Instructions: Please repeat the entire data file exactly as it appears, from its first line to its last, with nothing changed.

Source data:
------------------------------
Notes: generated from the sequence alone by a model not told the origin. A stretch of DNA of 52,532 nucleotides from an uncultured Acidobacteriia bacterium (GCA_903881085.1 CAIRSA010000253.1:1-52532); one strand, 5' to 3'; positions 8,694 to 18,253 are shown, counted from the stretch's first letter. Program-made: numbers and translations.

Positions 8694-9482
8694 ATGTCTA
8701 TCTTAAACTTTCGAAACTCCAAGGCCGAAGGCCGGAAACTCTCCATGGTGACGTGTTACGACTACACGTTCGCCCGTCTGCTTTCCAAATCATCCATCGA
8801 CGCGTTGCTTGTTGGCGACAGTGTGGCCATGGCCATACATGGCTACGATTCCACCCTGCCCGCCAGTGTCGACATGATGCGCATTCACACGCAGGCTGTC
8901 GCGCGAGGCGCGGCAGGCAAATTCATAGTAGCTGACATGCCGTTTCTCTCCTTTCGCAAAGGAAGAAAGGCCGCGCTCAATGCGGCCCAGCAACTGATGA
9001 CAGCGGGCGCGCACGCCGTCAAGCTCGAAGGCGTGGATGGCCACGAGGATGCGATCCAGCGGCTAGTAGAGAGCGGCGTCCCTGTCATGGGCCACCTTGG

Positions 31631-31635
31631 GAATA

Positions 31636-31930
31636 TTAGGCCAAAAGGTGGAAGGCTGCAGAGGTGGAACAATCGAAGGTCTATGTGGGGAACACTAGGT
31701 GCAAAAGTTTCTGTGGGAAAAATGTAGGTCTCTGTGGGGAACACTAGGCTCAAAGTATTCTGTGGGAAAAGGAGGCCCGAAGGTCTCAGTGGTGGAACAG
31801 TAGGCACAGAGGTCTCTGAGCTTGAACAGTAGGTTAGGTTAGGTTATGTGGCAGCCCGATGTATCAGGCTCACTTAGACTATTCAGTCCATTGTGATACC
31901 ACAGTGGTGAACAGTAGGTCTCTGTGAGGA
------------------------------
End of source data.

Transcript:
Notes: generated from the sequence alone by a model not told the origin. A stretch of DNA of 52,532 nucleotides from an uncultured Acidobacteriia bacterium (GCA_903881085.1 CAIRSA010000253.1:1-52532); one strand, 5' to 3'; positions 8,694 to 18,253 are shown, counted from the stretch's first letter. Program-made: numbers and translations.

Positions 8694-9482
8694 ATGTCTA
8701 TCTTAAACTTTCGAAACTCCAAGGCCGAAGGCCGGAAACTCTCCATGGTGACGTGTTACGACTACACGTTCGCCCGTCTGCTTTCCAAATCATCCATCGA
8801 CGCGTTGCTTGTTGGCGACAGTGTGGCCATGGCCATACATGGCTACGATTCCACCCTGCCCGCCAGTGTCGACATGATGCGCATTCACACGCAGGCTGTC
8901 GCGCGAGGCGCGGCAGGCAAATTCATAGTAGCTGACATGCCGTTTCTCTCCTTTCGCAAAGGAAGAAAGGCCGCGCTCAATGCGGCCCAGCAACTGATGA
9001 CAGCGGGCGCGCACGCCGTCAAGCTCGAAGGCGTGGATGGCCACGAGGATGCGATCCAGCGGCTAGTAGAGAGCGGCGTCCCTGTCATGGGCCACCTTGG

Positions 31631-31635
31631 GAATA

Positions 31636-31930
31636 TTAGGCCAAAAGGTGGAAGGCTGCAGAGGTGGAACAATCGAAGGTCTATGTGGGGAACACTAGGT
31701 GCAAAAGTTTCTGTGGGAAAAATGTAGGTCTCTGTGGGGAACACTAGGCTCAAAGTATTCTGTGGGAAAAGGAGGCCCGAAGGTCTCAGTGGTGGAACAG
31801 TAGGCACAGAGGTCTCTGAGCTTGAACAGTAGGTTAGGTTAGGTTATGTGGCAGCCCGATGTATCAGGCTCACTTAGACTATTCAGTCCATTGTGATACC
31901 ACAGTGGTGAACAGTAGGTCTCTGTGAGGA